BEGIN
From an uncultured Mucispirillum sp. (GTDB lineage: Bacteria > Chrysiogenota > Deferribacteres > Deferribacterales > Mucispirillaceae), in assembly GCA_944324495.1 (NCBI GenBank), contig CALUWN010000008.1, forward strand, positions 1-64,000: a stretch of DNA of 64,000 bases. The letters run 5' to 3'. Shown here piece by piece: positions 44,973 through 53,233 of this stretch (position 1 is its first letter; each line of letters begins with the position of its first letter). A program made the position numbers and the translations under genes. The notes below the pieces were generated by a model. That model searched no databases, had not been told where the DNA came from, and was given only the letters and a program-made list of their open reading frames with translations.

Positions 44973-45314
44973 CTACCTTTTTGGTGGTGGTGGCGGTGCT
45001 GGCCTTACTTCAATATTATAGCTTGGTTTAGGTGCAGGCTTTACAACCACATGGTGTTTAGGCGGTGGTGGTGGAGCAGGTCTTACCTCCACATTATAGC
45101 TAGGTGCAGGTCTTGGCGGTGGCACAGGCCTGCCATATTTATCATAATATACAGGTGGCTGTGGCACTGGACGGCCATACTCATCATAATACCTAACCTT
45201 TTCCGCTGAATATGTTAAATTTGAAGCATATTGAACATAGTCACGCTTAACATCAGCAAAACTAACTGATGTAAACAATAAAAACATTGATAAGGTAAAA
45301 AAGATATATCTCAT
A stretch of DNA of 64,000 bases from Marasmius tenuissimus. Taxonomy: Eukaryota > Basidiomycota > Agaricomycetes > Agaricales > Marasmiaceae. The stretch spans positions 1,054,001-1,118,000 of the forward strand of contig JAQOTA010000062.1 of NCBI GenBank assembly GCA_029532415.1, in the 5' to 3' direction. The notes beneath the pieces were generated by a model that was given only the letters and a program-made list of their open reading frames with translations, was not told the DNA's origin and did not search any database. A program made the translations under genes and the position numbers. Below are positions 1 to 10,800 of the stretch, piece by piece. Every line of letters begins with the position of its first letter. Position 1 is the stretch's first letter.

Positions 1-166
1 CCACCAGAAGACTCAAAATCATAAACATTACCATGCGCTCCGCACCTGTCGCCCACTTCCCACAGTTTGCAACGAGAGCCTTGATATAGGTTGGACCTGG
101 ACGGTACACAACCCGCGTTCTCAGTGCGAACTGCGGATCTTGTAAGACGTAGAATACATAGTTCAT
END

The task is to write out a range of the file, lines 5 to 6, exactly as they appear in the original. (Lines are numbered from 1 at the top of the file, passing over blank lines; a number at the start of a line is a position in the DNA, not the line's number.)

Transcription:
45101 TAGGTGCAGGTCTTGGCGGTGGCACAGGCCTGCCATATTTATCATAATATACAGGTGGCTGTGGCACTGGACGGCCATACTCATCATAATACCTAACCTT
45201 TTCCGCTGAATATGTTAAATTTGAAGCATATTGAACATAGTCACGCTTAACATCAGCAAAACTAACTGATGTAAACAATAAAAACATTGATAAGGTAAAA